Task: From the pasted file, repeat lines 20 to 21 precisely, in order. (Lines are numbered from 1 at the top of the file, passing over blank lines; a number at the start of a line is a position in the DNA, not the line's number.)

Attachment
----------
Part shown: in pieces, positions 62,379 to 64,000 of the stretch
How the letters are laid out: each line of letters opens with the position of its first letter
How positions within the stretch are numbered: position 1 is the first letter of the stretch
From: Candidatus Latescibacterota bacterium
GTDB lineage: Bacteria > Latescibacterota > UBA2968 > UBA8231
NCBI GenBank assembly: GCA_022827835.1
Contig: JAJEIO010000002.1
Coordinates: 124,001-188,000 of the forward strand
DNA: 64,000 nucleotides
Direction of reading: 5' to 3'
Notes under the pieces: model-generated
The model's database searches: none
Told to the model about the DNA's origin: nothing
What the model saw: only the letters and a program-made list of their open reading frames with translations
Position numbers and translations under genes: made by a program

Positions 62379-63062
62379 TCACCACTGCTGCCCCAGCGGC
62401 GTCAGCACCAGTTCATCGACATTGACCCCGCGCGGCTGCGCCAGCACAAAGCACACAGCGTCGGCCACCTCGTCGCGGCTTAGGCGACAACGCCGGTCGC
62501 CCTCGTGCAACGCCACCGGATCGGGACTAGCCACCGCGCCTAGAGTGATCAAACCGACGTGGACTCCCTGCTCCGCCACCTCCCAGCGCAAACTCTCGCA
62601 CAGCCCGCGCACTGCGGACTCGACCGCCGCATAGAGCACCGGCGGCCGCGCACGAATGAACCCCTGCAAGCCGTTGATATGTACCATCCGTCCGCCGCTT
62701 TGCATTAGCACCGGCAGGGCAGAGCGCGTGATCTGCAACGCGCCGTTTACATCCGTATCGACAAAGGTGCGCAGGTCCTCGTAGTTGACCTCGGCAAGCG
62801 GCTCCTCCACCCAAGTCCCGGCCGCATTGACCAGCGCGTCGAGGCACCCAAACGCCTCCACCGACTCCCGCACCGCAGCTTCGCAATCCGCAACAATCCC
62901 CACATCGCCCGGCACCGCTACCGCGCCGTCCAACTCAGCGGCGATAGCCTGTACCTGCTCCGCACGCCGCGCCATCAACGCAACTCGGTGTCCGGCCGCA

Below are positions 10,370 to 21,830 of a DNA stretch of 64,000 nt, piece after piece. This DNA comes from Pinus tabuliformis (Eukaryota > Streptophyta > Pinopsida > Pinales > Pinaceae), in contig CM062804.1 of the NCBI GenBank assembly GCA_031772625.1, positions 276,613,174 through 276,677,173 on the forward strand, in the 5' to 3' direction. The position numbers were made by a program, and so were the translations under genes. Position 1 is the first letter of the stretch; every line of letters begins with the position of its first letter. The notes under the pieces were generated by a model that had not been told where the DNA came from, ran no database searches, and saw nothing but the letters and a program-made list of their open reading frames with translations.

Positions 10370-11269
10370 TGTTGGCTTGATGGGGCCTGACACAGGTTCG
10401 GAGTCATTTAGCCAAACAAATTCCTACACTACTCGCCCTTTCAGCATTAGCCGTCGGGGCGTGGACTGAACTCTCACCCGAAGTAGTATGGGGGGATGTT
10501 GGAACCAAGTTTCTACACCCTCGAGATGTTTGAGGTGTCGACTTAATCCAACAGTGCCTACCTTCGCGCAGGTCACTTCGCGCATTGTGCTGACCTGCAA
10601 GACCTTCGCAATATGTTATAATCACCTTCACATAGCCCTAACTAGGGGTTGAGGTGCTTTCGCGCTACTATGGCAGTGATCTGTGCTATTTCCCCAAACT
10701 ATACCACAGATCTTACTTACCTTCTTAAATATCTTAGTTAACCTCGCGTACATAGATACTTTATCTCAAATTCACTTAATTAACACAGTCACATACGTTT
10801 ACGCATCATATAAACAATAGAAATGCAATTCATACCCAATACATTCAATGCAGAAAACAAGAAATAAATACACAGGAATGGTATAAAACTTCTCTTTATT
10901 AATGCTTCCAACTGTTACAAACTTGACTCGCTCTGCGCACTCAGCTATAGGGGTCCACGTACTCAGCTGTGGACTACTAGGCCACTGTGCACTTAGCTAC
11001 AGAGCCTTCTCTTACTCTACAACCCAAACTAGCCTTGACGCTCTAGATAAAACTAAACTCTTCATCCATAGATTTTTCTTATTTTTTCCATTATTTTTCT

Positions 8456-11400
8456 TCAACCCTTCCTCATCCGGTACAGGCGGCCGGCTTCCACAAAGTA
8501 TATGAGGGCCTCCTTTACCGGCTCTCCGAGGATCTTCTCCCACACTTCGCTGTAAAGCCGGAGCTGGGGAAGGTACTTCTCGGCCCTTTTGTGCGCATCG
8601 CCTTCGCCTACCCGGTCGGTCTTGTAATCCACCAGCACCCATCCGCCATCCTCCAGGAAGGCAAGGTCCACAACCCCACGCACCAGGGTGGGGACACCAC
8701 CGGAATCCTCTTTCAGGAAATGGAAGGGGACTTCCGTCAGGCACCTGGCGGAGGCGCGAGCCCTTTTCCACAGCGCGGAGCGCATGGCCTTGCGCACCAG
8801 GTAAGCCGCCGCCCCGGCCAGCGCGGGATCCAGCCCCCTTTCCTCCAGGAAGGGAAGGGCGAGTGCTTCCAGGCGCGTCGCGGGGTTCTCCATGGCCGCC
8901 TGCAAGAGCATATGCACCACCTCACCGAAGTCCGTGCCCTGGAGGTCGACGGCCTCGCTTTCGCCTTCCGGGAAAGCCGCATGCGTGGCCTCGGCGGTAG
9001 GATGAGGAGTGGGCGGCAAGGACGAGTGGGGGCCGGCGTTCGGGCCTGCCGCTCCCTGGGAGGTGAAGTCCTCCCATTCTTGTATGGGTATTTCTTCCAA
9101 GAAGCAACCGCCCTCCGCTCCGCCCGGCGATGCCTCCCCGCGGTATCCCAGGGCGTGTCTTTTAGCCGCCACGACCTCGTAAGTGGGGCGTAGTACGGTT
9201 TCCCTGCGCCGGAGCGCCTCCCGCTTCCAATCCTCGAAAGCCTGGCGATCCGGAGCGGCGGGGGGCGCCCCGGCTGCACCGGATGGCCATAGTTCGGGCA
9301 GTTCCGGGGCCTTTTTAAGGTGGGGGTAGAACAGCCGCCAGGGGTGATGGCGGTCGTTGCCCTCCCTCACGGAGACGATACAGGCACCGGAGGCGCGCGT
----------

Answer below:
62601 CAGCCCGCGCACTGCGGACTCGACCGCCGCATAGAGCACCGGCGGCCGCGCACGAATGAACCCCTGCAAGCCGTTGATATGTACCATCCGTCCGCCGCTT
62701 TGCATTAGCACCGGCAGGGCAGAGCGCGTGATCTGCAACGCGCCGTTTACATCCGTATCGACAAAGGTGCGCAGGTCCTCGTAGTTGACCTCGGCAAGCG